VENTURA, Calif. (CN) — He advertises himself as a "non-force" chiropractor, but a Ventura County man claims in court that the healer beat him in the head with a metal pipe, duct-taped his broken and bloodied body and dragged him down the street.
Steven Allen sued Todd Binkley and Binkley Chiropractic Corporation dba Binkley Healing Center, on Oct. 6 in Ventura County Court.
The fracas apparently stemmed from a vegetable garden Binkley had planted in front of his Healing Center on Main Street in Ventura. Allen says he was walking along the street when Binkley, dressed in all black, ran up behind him and whacked him in the head with the pipe. Binkley tackled him, held his bloodied face to the ground and tied his hands and legs with duct tape.
In a Dec. 8, 2015 arrest report, a Ventura police officer describes finding Allen in that condition. Allen claims he suffered a broken eye socket, multiple facial lacerations and severe neck and back injuries.
According to the police report, he also had a large abrasion on his back from being dragged across the pavement after he was bound. He also was bleeding on the left side of his brain.
Allen's attorney, David Koppelman with Cellino & Barnes in Los Angeles, said his client was attacked for no cause.
"No matter how you look at it, it's heinous conduct," Koppelman said. "We're seeking justice on behalf of Steve Allen — and to protect the community from this conduct in the future."
Binkley is a clinical nutritionist and chiropractor, who "believes that good health comes from an active process of making choices," according to his website. He lectures at hospitals, service clubs and support groups around Ventura County and his mission "is to provide everyone he meets with the information and assurance needed to make effective choices to enable everyone to live long and live well."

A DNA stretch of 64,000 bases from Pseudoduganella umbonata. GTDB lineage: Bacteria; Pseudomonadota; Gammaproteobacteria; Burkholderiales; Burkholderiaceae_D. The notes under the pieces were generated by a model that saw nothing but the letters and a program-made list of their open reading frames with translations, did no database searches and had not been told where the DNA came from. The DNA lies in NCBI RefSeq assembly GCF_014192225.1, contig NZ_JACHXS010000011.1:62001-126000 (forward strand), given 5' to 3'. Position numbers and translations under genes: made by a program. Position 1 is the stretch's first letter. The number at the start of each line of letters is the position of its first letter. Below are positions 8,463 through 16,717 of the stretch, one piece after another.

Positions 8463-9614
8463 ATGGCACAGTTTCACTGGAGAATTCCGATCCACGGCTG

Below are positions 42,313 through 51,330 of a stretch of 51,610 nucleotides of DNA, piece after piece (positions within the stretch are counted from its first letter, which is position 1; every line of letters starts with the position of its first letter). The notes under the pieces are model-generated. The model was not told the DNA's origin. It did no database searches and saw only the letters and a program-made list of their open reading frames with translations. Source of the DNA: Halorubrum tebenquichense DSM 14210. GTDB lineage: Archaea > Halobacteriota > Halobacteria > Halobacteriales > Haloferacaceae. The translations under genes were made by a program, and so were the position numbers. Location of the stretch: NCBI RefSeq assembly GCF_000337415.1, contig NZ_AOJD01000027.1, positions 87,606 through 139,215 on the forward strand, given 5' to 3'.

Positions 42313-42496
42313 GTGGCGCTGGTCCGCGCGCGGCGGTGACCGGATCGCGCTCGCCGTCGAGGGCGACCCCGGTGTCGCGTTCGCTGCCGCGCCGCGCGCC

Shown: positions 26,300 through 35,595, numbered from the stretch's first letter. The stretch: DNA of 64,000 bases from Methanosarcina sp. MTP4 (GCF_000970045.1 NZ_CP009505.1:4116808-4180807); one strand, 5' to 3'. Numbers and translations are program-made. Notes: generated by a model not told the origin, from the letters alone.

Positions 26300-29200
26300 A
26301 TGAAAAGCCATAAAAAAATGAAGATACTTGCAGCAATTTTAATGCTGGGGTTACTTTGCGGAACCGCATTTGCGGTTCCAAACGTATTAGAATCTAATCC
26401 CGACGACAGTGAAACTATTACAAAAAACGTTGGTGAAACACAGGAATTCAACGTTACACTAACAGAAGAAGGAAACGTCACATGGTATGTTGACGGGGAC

According to a story in the Aug. 6, 2015 edition of the Ventura County Reporter, Binkley has a 32-foot-long, by 15-inch wide organic garden in front of his office that contains 13 herbs and a "cornucopia of vegetables such as kale, chard and several heirloom tomato varieties." The garden uses a self-watering system known as a wicking bed, which captures and retains water rather than allowing it to drain.
"People come to me for different conditions and I do different types of diagnostic tests, but I'm always trying to get people to eat more veggies," Binkley told the newspaper.
According to the police report, officers responded to a call about a man hitting another man in the head with an object and dragging his body through the street. When officers arrived they found Allen tied up and "bleeding from his face" with "numerous abrasions on his eyebrows and cheekbones."
Binkley told police he was merely placing Allen under citizen's arrest after seeing him rip up plants from the garden, causing about $500 in damage. He chased him, tackled him to the ground and bound his hands and legs.
Allen was charged with misdemeanor vandalism after being taken to a hospital on a stretcher.
At the hospital, Allen told police he was just walking to an appointment with his psychologist at the nearby Turning Point Foundation and denied vandalizing the garden. He said he picked one rose before Binkley attacked him.
Binkley, contacted at his office, refused to comment. The Ventura Police Department also declined to comment.
Allen seeks punitive damages for negligence, battery and intentional infliction of emotional distress.
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